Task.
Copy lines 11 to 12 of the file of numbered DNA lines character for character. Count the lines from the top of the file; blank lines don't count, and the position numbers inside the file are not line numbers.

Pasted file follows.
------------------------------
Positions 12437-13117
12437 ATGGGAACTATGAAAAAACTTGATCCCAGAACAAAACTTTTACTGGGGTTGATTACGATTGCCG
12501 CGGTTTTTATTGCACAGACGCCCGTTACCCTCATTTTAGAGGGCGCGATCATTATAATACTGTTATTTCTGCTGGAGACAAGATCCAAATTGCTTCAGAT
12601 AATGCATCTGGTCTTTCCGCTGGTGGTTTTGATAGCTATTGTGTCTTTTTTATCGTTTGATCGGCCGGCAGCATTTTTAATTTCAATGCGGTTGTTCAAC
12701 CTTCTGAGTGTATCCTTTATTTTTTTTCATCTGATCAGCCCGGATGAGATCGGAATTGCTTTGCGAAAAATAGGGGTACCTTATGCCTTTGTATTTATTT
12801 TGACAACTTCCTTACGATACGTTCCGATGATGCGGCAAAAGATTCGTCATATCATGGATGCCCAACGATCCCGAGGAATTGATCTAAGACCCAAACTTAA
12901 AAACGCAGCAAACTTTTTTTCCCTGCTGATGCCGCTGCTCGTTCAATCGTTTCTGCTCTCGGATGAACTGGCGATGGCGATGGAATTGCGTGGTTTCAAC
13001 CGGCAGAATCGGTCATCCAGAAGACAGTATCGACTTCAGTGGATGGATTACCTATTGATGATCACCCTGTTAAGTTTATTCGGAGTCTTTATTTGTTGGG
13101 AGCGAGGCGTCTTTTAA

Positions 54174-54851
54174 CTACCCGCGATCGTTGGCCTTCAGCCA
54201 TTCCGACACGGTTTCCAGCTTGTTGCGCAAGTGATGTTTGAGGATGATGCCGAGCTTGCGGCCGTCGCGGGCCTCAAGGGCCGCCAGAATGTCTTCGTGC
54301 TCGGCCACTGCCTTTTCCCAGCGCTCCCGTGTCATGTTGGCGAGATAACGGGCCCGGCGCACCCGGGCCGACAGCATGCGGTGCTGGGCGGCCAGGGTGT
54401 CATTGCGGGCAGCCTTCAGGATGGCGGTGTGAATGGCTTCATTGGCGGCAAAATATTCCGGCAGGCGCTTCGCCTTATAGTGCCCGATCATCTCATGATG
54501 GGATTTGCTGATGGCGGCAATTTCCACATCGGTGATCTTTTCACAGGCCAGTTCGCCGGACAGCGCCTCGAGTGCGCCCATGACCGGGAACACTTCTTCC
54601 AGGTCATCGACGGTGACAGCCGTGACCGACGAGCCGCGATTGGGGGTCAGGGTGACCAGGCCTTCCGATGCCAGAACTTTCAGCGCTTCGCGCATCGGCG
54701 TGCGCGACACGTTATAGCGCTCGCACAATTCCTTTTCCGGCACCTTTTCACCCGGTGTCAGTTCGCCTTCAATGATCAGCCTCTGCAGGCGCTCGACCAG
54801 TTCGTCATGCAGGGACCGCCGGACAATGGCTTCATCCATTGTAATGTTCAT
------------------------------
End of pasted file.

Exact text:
54174 CTACCCGCGATCGTTGGCCTTCAGCCA
54201 TTCCGACACGGTTTCCAGCTTGTTGCGCAAGTGATGTTTGAGGATGATGCCGAGCTTGCGGCCGTCGCGGGCCTCAAGGGCCGCCAGAATGTCTTCGTGC